Under budget reconciliation rules, the Senate can't consider matters that are deemed “extraneous" to the budget.
Ramon Estrada, a realtor and TPS holder, disagreed with the parliamentarian's assessment. He said he pays taxes and has contributed to the country for 25 years as a construction and restaurant worker.
“We've worked for everything we have," Estrada said in Spanish. “Stop using us as puppets. If they give us residency we could contribute a lot more economically to this country."
More importantly, Estrada and his wife Maricruz Salvador haven't been able to see their children in 25 years because TPS does not automatically grant the ability to return to the U.S. after traveling abroad.
“It's not easy for me to talk about this because I haven't seen my children in 25 years and haven't been able to leave the country," Salvador said through tears. “It's really sad to be in this country alone without the support of my family."
“We're asking for support. We're asking for help," Salvador said in Spanish. “We're asking for a document so we can be free and know that we count in this country."
The group of activists agreed: the budget reconciliation is the only clear path to citizenship for millions of immigrants.
In July, Nevada Sen. Catherine Cortez Masto and several other Senate Democrats told Biden reconciliation was their best opportunity at passing immigration reform.
Sen. Bob Menendez, a member of the Congressional Hispanic Caucus, told immigration advocates “If we don't have reconciliation I'm not sure that there's a pathway forward" for immigration reforms.
Menendez told advocates he'd been involved in bipartisan talks with Republican colleagues for several months in hopes of finding common ground on immigration, however, the meetings have remained unproductive.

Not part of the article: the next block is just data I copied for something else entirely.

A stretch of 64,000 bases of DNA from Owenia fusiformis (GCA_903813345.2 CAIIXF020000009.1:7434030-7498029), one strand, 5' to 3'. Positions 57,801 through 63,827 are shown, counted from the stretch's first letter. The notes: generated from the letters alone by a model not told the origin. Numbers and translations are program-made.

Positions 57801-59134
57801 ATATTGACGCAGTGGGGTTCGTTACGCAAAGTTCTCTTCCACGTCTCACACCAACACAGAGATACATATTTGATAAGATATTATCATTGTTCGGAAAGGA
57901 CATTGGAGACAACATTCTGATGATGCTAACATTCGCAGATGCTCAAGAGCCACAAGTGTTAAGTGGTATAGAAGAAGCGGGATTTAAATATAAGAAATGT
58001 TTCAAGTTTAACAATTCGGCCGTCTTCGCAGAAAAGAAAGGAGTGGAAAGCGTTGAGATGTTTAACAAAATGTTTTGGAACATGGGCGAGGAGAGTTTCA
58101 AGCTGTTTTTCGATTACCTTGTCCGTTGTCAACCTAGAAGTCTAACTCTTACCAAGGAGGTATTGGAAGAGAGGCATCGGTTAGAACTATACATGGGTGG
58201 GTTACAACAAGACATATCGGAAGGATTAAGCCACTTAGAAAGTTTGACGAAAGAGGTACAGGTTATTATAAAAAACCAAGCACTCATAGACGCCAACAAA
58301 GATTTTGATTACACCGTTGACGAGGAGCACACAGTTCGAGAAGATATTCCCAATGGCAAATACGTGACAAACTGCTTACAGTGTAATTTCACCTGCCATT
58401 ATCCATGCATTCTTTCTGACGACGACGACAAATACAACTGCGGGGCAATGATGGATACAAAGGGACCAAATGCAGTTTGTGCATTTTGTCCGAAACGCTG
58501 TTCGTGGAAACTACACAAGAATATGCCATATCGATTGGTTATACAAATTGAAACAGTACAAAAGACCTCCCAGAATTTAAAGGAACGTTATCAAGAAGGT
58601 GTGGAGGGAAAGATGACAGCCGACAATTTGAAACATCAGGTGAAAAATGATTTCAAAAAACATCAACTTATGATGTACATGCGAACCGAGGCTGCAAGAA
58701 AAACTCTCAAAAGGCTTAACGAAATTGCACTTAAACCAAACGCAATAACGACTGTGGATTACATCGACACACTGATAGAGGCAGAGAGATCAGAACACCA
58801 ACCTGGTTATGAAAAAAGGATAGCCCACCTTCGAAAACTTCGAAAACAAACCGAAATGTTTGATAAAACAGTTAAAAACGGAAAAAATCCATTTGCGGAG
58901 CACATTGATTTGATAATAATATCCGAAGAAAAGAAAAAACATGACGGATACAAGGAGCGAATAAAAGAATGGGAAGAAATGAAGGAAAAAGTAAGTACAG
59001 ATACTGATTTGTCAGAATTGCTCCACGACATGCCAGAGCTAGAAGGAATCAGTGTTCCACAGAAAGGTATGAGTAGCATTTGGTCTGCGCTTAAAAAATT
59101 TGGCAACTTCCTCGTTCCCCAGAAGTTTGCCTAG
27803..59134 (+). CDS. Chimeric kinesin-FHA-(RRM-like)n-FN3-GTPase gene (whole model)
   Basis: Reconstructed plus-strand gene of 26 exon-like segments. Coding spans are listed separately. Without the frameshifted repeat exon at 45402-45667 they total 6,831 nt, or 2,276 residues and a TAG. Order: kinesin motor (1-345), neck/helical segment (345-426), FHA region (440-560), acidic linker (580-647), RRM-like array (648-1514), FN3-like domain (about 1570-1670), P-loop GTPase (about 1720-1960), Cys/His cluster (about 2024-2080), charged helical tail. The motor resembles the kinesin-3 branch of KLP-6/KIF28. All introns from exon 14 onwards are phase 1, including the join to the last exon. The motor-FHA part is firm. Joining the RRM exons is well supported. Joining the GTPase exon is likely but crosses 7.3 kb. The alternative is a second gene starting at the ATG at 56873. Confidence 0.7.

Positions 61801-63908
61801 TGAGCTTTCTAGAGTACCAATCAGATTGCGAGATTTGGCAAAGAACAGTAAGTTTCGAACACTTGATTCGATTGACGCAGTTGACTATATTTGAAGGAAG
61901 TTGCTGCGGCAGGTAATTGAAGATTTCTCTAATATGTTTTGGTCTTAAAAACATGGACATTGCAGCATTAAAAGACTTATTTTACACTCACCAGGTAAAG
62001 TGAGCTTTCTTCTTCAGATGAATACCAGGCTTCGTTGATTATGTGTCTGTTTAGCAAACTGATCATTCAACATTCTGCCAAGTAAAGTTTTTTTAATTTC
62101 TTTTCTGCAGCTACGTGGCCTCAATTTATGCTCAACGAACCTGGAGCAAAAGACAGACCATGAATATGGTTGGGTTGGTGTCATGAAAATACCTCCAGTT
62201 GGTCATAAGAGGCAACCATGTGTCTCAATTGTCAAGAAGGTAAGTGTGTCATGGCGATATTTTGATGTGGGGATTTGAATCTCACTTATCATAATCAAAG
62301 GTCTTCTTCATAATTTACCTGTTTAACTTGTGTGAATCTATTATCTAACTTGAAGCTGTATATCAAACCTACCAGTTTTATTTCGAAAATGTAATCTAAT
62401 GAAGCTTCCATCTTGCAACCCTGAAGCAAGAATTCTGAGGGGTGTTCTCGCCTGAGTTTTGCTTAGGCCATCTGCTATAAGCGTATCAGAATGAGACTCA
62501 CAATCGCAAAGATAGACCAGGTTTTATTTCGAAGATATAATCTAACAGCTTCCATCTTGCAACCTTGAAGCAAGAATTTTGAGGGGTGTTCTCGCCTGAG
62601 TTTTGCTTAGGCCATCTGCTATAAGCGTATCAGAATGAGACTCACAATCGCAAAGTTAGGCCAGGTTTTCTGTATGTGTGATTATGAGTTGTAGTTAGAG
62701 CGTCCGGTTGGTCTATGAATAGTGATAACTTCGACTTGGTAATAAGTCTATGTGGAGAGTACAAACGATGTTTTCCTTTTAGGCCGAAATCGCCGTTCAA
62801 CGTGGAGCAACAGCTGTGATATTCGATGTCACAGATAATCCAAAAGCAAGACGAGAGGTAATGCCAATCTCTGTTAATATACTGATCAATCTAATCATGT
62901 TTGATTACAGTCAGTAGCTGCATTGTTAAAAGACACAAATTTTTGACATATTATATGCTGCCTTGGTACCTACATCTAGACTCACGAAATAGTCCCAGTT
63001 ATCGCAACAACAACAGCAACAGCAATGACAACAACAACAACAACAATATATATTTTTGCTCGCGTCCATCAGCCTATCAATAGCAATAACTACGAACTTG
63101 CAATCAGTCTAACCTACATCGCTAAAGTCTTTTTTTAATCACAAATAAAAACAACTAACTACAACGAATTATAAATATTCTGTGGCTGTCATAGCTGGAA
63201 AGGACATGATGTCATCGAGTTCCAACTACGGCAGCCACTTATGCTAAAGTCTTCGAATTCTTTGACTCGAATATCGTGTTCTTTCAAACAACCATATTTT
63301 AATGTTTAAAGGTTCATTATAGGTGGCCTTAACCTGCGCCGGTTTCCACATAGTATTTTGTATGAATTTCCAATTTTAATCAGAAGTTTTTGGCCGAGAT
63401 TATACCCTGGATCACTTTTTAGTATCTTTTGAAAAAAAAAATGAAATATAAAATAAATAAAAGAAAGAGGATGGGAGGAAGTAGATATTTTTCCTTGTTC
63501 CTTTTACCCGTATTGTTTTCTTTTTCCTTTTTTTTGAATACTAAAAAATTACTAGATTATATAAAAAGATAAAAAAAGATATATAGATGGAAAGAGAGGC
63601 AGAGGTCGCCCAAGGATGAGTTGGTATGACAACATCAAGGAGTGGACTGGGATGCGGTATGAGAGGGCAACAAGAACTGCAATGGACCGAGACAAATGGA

Nevada Current is part of States Newsroom, a network of news bureaus supported by grants and a coalition of donors as a 501c(3) public charity. Nevada Current maintains editorial independence. Contact Editor Hugh Jackson for questions: email@example.com. Follow Nevada Current on Facebook and Twitter.
White House Press Secretary Jen Psaki used a question from Fox News correspondent Peter Doocy to remind the public that former President Donald Trump had incited an insurrection with his attempt to overturn the results of the 2020 election.
During a White House press briefing on Monday, Doocy suggested that President Joe Biden had broken a promise not to interfere with the Department of Justice because he had spoken about the prosecution of Trump supporters who attacked the U.S. Capitol on Jan. 6.
"The president continues to believe that Jan. 6 was one of the darkest days in our democracy," Psaki explained. "He also continues to believe that the Department of Justice has the purview and the independence to make decisions about prosecutions."
"You say that that is his view but that is not what he said," Doocy pushed back.
"I just conveyed what his view is and that is also how he has operated, how he has governed and how he will continue to govern," Psaki insisted.
Doocy continued to press by noting that Biden had vowed not to "do what former President Trump does" by using the Department of Justice as a tool against his enemies.
"Well, since you give me the opportunity," Psaki replied, "the former president used his office to incite an insurrection, he put political pressure on senior DOJ officials to propagate lies about the election to the point where they threatened to resign en masse. I think there's hardly a comparison there."
Doocy refused to accept the answer, noting that Biden had said that he would not pressure the Justice Department.